"I'm done with Ireland in a few weeks. I've had a great time in this jersey but I want this to be the biggest time," said O'Gara, sparking speculation that he will retire from Test rugby in a few weeks' time.
However, Ireland's record points scorer told a press conference today in Taupo, where the squad are based for part of this week, that talk of an impending retirement is wide of the mark.
"On Saturday I was speaking in the context of being done with Ireland in six or seven weeks' time in terms of this World Cup," he told reporters.
"I said I'm done with Ireland in a few weeks and there are different interpretations of that. It was a great night, one of my best nights. I was so proud to be part of the team.
"From my point of view, when you set goals as a professional player everything ends with the World Cup final. That's where I stand at the minute.
"It's important for me to put an end to this because it's a distraction the team don't need. In my own head I'll reassess at the end of the World Cup.
"But I want to be part of this team because it's a great team at the moment. It's about being part of an Ireland team that will do itself justice in the competition and give the supporters here and at home something they deserve."
Now Ireland's second most-capped player behind Brian O'Driscoll, O'Gara has won four Triple Crowns, one RBS Six Nations Championship title and a Grand Slam in 2009 as well as two Heineken Cups, three Celtic League titles and a Celtic Cup with Munster.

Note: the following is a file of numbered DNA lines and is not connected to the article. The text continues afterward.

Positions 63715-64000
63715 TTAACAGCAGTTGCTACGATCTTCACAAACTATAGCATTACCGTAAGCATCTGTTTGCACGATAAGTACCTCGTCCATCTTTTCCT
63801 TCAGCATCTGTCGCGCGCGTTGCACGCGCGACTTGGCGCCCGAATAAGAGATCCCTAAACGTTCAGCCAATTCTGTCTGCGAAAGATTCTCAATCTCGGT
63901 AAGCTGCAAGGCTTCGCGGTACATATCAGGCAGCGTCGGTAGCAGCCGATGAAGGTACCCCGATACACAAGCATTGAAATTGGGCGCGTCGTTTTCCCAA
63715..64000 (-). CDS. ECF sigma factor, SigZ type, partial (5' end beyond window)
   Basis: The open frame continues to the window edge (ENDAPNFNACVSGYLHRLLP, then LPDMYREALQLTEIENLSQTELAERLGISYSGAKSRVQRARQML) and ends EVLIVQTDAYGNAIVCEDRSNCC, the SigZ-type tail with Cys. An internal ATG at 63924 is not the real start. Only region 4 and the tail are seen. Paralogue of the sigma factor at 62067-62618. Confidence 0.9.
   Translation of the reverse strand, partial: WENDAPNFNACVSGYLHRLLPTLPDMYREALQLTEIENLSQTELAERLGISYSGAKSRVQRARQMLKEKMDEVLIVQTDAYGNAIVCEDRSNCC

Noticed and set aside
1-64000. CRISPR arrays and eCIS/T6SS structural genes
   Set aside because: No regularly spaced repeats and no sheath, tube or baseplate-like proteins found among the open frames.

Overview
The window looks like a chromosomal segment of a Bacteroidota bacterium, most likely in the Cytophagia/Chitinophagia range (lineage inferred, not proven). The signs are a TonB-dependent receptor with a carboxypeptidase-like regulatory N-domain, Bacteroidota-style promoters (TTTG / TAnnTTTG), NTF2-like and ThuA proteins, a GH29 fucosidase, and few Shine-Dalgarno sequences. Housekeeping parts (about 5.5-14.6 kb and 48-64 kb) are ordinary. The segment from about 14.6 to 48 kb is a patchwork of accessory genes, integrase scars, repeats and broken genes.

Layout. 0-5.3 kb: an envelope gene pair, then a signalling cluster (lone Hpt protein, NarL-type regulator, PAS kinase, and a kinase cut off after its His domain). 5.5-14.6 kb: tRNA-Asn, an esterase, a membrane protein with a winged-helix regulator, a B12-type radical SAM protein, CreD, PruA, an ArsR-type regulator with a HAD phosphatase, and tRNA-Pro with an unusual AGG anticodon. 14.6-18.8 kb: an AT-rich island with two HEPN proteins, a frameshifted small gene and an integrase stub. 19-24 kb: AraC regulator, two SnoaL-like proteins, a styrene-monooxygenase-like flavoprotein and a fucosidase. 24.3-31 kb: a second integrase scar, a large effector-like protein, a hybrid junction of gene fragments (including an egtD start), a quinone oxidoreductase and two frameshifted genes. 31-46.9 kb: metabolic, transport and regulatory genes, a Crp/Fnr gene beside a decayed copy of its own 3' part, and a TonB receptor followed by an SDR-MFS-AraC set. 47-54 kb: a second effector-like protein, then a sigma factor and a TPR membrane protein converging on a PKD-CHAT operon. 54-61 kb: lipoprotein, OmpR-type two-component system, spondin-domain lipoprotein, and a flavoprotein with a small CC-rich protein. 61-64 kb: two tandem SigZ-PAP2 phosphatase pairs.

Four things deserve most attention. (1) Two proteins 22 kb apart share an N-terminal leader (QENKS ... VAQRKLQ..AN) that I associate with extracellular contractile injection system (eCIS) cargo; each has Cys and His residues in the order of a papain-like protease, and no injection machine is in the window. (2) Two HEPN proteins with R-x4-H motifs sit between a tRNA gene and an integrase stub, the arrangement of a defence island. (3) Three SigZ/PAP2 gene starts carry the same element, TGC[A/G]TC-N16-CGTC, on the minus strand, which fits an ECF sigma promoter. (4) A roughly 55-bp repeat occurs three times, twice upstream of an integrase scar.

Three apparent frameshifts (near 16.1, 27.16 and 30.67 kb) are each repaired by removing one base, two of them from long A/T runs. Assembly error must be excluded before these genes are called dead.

This has been augmented by his selection for three British & Irish Lions tours and his current standing as the fourth top scorer in world rugby history (1039 points).
He also boasts the Six Nations points-scoring record (551 points) and the Heineken Cup points-scoring record (1196 points), and was honoured as the inaugural winner of the ERC European Player award last year.
O'Gara remains a key member of the Ireland squad, having started against New Zealand, Samoa, Scotland, Wales, France and England in the past 15 months.
Although he has considered retiring 'plenty of times' in recent seasons, the Corkman asserted: "There are plenty of thoughts in your head when you're disappointed but it's losers who quit when things aren't going so well for them.
"Retirement hasn't entered my head seriously in that regard. I'm a fighter and I'll keep fighting until the end. I'm not sure when that is.
"Playing for Ireland means so much, you don't walk away from the team until it's right. You take advice from people you respect on that front. I'm not at that stage yet."
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